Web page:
Some of them went off to homes for seniors; others moved to where their families lived. The farewells were emotional. "They intended to stay their life out there," she said.
Burdekin's home was so damaged that it would need to be rebuilt with a stronger foundation, and situated higher to guard against rising sea levels.
With the quake having destroyed a wall separating homes from the estuary, Southshore is more at the mercy of the forces of nature than ever. City Hall has agreed to study how to protect the neighborhood from erosion and flooding for as long as possible.
Ann Brower, an environmental scientist, had long worried about the historic brick buildings that lined the streets of downtown Christchurch. She had personal experience: She lived through the Northridge earthquake of 1994 while she earned her undergraduate degree at Pomona College.
For this reason, Brower had avoided going to downtown Christchurch after the city began having damaging earthquakes in the latter half of 2010. But on Feb. 22, 2011, she shrugged off the worry and planned a bus route into downtown. As her bus cruised through the city center, the great quake struck.
Huge chunks of unretrofitted brick buildings fell onto her bus, crushing it. All eight others on the bus, including the driver, were killed. The youngest was a 14-year-old boy heading home while enjoying a half-day off from school. Four pedestrians also died.
Brower's worries about downtown Christchurch's vulnerabilities were well-founded and helped explain how the city has changed in the last eight years.
Brower said she likes the new downtown, which is safer and less dense. She now goes to the new restaurants that are opening and is glad all those brick buildings are gone. The city recently opened a new sprawling government justice center as well as a library, renovated concert hall and indoor farmers market. Civic boosters hope the convention center's opening and the return of large cruise ships to the city's closest port next year and planned new hotels will entice visitors to stay longer; work on strengthening the Christ Church Cathedral is expected to begin next year.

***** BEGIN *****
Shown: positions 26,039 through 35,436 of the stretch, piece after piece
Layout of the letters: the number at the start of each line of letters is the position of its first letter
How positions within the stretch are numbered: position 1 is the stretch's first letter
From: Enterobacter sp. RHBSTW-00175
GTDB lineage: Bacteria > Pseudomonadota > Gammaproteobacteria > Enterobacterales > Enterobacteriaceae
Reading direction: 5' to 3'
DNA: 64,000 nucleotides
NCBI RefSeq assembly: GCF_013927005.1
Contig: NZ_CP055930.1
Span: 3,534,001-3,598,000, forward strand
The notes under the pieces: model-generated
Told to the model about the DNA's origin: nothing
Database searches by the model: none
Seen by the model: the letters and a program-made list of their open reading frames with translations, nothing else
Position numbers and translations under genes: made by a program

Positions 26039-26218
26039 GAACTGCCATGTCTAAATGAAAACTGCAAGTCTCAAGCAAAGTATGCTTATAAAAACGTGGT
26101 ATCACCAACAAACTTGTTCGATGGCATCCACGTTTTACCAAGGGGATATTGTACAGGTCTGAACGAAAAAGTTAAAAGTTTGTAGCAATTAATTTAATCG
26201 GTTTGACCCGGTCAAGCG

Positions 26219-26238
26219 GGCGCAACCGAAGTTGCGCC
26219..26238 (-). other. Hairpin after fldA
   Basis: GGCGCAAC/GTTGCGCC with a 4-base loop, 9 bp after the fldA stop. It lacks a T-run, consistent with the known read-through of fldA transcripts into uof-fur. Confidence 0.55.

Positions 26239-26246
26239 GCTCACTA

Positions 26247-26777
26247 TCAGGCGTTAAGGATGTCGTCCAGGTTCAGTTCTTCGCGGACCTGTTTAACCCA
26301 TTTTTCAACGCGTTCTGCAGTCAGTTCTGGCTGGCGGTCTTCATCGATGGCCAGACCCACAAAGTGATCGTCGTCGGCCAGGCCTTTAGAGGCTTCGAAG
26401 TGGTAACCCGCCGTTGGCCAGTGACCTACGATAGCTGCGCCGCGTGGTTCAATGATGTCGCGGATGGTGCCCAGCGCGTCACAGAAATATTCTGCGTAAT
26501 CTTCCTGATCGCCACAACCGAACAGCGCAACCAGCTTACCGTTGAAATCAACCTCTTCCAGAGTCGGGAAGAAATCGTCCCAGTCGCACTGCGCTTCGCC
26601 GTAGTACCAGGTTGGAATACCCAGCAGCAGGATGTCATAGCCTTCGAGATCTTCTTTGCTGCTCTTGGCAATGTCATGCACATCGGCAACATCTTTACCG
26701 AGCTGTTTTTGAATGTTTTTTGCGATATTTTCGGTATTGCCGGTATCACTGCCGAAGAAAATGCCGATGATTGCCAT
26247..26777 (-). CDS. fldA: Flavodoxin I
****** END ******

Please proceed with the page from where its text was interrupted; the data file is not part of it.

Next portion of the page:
"Life was never meant to stay the same," Brower said. "Recovery — that's where you're going back to where you were. You never fully recover from an earthquake. But that's not necessarily a bad thing."
Part 2: Economic wounds
Karen Selway prided herself on planning for the future.
She started a market research company in Christchurch that at its peak employed the equivalent of 17 full-time employees. She bought a brick building downtown to house her offices, using the extra space to bring in tenants.
To her, the building was a nest egg.
When the quake hit, its walls suffered significant cracks. No one was hurt, but officials quickly ordered the remains demolished.
There was little time for Selway to retrieve her files or computer servers; she was busy preparing for the funeral of her sister, a clinical psychologist who died when the Canterbury Television building collapsed and caught fire.
"You grieve the loss of your building as well," Selway said.
The Christchurch rebuild is expected to cost $26 billion, according to an estimate by the Reserve Bank, making it New Zealand's single biggest economic challenge.
"After the earthquake, we all sort of thought — oh, five years and the central city will be back to normal. And it was oh, probably 10. And then 15. And then 20. And so it goes on," Selway said.
The economic blow for many was lessened by New Zealand's high rate of earthquake insurance.
Unlike in California, where most homeowners are required by their lenders only to have fire insurance, there's a compulsory earthquake insurance add-on in New Zealand for anyone with the standard residential fire policy, according to Ilan Noy, professor of economics at Victoria University in Wellington. More than 95% of residential properties are covered.